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History

Ethiopia has extensive historic sites, particularly in the north of the country, where the visitor can see constructions dating from the first millennium BC, the stelae and tombs of the Axumite kings, rock hewn churches of Tigray dating from the 4th century, the monasteries of Lake Tana and the 13th century monolithic rock hewn churches of King Lalibella in Wollo. In the east, the 1000 year old city of Harar, with its 99 mosques, is the fourth holiest place in Islam, after Mecca, Median and Jerusalem. South of Addis Ababa there are a number of Neolithic sites, including the 1.5-1.8 million year old site at Melka Kunture (Oromia Region) and the 400 stelae at Dilla in Sidamo (Southern Region). Elsewhere in the southern region there are remote, medieval monasteries and in Jimma, in Oromia, there is the recently resorted palace of Abba Jiffar, the last independent king of the area. Many archeologists and anthropologists proved that the human species originated in Ethiopia. In 1994 the oldest human remains ever discovered, the 4.4 million old bones of Homo Ramidus Afarensis, were found in Ethiopia’s Afar Region - the previous record was held by "Lucy" or "Dinkinish" (Amharic for "wonderful"), who at 3.4 million years was a relative youngster.

THE WALLED CITY OF HARAER: The historic city of harar is found in the eastern part of the country. The fourth holiest city after Mecca, medina, and Jerusalem. ,with at list 99 mosques, great city walls , the French poet Rimboud’s house and most friendly people.

Axum: Axum, which lies about 1,000 kilometers north of Addis Ababa, was the second capital city of Ethiopia. This prominent Christian attraction is simply an open-air exhibition of Ethiopia's pre- and post-Axumite civilization i.e. from the 3rd C. BC to the 10th C. AD. This ideal site has been visited frequently for the last two millenium. The Axumite kingdom was founded on the northern tip of Ethiopia at a place called Aksum by the native Sabean people. The creation of this kingdom was an indication of a power shift from the capital at Yeha to the fertile lands of Aksum. Due to its proximity to the Red Sea in the North-East and the Indian Ocean coastal trade routes to the South, trade prospered in the kingdom. Axum grew as a prominent commercial center in the first century AD. Trade with the Arabs, Indians, Turks, Greeks, Persians, Romans and others strengthened Ethiopia's connection with the rest of the world. The Axumite empire came into existence thanks to its hard working people. It witnessed tremendous growth between the first and sixth centuries AD. With a perfect continuation of successful governance, Axum grew to the level of an empire. Language flourished so much that three languages came into existence as a communication medium. Greek was the language of the royal court, Sabean was used by the common people and Ge'ez, a later-developed language, with its roots in the Sabean scripts, became a church language.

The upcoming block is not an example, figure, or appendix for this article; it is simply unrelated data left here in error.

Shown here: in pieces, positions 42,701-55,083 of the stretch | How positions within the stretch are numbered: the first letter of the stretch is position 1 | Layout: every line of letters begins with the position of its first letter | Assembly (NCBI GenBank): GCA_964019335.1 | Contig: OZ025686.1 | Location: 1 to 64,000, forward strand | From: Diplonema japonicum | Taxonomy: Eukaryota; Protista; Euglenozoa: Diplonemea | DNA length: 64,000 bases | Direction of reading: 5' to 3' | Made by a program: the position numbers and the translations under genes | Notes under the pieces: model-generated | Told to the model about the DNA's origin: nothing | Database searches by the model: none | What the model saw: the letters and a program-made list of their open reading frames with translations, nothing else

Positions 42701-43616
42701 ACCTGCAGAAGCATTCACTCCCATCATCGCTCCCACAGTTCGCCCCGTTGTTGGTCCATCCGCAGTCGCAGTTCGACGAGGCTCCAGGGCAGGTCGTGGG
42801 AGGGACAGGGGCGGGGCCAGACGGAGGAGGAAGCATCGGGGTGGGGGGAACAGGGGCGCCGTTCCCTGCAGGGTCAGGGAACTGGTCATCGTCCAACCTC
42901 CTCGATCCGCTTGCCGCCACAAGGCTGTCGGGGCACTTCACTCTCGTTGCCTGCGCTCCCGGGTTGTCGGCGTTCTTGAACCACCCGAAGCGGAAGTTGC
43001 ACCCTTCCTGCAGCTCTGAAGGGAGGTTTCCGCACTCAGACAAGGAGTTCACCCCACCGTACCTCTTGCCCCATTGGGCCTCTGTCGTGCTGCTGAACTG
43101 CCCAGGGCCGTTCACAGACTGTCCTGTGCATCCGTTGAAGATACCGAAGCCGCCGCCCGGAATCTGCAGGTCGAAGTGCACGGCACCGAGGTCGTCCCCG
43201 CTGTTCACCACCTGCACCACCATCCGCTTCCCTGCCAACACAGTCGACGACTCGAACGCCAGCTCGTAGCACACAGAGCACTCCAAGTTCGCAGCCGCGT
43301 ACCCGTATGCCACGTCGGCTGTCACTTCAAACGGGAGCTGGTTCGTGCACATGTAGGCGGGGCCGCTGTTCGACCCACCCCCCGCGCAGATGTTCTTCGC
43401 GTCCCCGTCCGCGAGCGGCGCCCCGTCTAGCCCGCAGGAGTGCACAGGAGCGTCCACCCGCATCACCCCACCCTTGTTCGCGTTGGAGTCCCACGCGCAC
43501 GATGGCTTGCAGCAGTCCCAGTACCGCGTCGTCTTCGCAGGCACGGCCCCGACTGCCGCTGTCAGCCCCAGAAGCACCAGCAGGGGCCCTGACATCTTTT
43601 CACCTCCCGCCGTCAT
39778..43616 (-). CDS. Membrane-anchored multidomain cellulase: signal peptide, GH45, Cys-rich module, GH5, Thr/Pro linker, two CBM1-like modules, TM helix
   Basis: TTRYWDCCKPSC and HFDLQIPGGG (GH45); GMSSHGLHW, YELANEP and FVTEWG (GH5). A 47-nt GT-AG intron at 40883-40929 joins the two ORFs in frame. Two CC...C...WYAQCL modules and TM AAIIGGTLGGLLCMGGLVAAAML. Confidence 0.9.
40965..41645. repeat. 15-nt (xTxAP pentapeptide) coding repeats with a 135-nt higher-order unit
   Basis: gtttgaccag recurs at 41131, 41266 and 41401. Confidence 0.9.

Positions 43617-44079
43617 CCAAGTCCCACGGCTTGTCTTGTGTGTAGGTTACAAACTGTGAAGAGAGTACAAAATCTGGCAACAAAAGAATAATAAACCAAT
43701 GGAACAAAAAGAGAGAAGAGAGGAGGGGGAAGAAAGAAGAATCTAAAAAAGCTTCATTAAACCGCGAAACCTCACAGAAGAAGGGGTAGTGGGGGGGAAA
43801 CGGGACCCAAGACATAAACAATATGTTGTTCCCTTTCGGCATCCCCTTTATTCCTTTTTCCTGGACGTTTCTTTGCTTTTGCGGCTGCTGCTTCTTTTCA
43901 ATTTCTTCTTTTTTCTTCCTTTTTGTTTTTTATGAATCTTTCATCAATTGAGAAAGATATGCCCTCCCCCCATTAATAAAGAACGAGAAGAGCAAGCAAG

YEHA (ETHIOPIA's FIRST CAPITAL)

The Temple Yeha - Yeha is situated in the northern mountainous section of the Tigray region. Although today this small settlement survives as a shanty town, it was once a site of great pre-Axumite civilization. Believed to be Ethiopia's first capital, Yeha was first uncovered in a complex archeological excavation around a courtyard at the beginning of the 20th C. The first settlers of this area, the Sabeans, were the founders of the Axumite kingdom.The temple of Yeha, with one side of its walls in ruin, is otherwise still intact and testifies to the advanced level of the people of those times. There is no trace of mortar being used to build the temple of which the inside of the walls was believed to be have been paved with gold. The archeological excavations made in 1909, 1947 and 1973 respectively, reveal that this beautiful temple was destroyed by fire. Treasures such as gold rings, golden lions, stone-engraved inscriptions written in Sabean, stone-carved animals like the Walya ibex (one of Ethiopia's endemic mammals), pottery works and others were uncovered. Some of these findings are displayed in the 4th-century church museum found in the same compound as the temple while others are displayed at the National Museum in Addis Ababa. The twelve underground formations and four other very deep cave structures (which seem to lead to Yemen, Lalibela, Jerusalem and Axum), increase the area's importance in terms of both archeological research and tourism. Coin mintage, as a result of strong economic dominance, was another development at this time and helped the Axumites to develop trade. Gold, silver and bronze coins, which began to be minted around the 4th C., are still found exposed on the plains of Axum. The introduction of Christianity in the early 4th C. AD was one of the greatest achievements of the Axumite rule. It was during the time of King Ezana in 337 AD that Christianity arrived in Axum. Since it was the king who was the first to convert, Christianity easily reached the people under his rule. Since then, Ethiopia has remained a strong Christian state. The coins of King Ezana and his successors depict a cross, clearly indicating that the kings were Christian. The coins of kings before King Ezana in the pre-Christian era depict motifs such as moons, indicating paganism. Axum reached its peak in terms of economic, political and social development in the fifth and sixth centuries. By then Christian Axumite kings were increasing their influence by expanding their territory across the Red Sea. The whole horn of Africa, including Yemen, was incorporated under the Axumite empire. It was at this time that Axum became known as one of the four great empires of the age. Then in the 7th century Islam was brought to Axum by Muslim followers who came in exile to escape from severe executions in the Middle East.